The scientists at the University of the West of England (UWE) in Bristol, UK, have been experimenting with microbial fuel cell (MFC) technology for quite some time now. Their research is based primarily on the use of urine to generate electricity. In the past, the team has successfully powered mobile phones and even a 3D-printed robotic heart, with the help of MFCs and urine. As part of a recent project, the researchers have brought this technology to the fascinating realm of wearables, in the form of socks that use pee to produce electricity.
According to the team, each of these high-tech socks contains a complex network of integrated tubes that can hold nearly 648 ml of urine. Walking in them actually causes the urine, stored in the sock, to circulate through the tubes and move towards the microbial fuel cells. These cells in turn contain specific species of bacteria that consume the nutrients present in the pee to generate usable electricity. The findings of the research were recently published in the journal Bioinspiration and Biomimetics.
Producing energy from urine isn’t really a novel idea, as the technology has already been used to power a variety of mobile devices. Up until now, however, an electrical pump was needed to force the liquid towards the fuel cells. The new technology is completely self-sufficient and, actually relies on a manual foot pump that mimics the way fish circulate blood through their system with the help of involuntary muscles.
The socks possess flexible silicone tubes that envelope the wearer’s heels and connect to the fuel cells around the ankles. With each step, the tubes get squeezed and the urine is pumped around the sock surface. During lab tests, the pee-powered system generated enough electricity to juice up a wireless transmitter, which was used to send out a message every two minutes. Speaking about the technology, Ioannis Ieropoulos, a professor at UWE and the head of the research team, said:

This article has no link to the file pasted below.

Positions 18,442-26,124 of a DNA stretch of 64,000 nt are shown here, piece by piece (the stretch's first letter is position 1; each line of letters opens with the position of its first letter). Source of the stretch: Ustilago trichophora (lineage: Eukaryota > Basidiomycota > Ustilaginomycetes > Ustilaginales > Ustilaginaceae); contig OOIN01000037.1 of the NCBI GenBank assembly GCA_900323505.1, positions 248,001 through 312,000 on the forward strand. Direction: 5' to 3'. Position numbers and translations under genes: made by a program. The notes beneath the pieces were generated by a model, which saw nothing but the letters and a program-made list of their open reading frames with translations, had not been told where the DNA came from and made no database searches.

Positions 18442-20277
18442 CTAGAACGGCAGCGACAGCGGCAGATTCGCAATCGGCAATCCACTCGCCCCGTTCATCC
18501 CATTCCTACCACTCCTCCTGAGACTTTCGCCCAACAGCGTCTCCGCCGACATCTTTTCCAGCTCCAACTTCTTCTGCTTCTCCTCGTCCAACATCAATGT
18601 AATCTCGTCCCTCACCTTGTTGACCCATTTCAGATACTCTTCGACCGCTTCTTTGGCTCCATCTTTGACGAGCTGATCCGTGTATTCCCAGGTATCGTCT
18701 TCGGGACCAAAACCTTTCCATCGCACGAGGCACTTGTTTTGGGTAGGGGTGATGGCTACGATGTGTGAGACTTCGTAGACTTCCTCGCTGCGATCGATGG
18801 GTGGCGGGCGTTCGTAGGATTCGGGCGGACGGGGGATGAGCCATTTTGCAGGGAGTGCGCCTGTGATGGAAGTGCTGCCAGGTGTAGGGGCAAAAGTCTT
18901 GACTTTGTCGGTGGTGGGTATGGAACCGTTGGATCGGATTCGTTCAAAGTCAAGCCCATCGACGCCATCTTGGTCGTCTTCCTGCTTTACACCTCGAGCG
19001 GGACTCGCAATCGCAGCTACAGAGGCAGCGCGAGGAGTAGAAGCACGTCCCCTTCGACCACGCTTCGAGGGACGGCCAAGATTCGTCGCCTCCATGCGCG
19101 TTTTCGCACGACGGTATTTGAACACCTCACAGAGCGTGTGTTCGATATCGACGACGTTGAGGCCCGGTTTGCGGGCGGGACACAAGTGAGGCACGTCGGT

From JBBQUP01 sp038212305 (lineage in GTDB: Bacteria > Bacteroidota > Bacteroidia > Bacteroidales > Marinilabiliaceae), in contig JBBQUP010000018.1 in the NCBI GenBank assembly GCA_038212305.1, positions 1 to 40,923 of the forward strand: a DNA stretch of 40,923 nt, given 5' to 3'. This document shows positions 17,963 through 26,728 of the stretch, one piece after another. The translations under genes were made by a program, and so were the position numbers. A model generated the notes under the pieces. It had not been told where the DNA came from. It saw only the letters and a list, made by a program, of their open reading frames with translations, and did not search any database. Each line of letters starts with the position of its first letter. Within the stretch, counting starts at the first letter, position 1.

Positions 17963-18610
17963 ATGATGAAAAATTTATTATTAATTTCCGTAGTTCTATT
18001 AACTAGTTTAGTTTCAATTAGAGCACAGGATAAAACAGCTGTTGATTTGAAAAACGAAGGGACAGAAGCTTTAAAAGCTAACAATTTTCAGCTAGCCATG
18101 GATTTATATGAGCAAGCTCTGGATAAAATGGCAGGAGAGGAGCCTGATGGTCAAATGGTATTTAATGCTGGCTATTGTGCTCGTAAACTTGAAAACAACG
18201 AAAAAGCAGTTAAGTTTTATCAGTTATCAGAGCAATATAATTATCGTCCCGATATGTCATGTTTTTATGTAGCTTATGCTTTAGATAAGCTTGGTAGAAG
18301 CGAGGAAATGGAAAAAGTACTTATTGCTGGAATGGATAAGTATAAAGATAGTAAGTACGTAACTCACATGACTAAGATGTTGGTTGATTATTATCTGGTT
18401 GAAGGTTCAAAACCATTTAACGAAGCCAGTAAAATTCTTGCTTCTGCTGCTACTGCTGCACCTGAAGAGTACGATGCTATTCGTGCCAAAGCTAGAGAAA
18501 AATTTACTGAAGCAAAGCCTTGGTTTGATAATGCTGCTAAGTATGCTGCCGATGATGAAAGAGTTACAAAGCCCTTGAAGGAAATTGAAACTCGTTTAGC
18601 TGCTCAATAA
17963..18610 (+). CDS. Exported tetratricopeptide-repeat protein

We envisage gear or clothing that already has or could have excretion incorporated, without people having to worry about collecting or handling their urine… With a bit of imagination, it is not difficult to see how this could be part of smart textiles for more general use.
The technology, according to the scientists, could be used to send messages during emergencies, such as avalanche or even air-related accidents. Potential applications include use in the military, space and different types of outdoor clothing. Heather Luckarift of Ohio’s University Technology Corporation added:
There is a boom in wearable electronics, and the ability to make biological fuel cells that are flexible and wearable takes the application to the next level.
Via: New Scientist
Featured Image Credits: Alicja Zak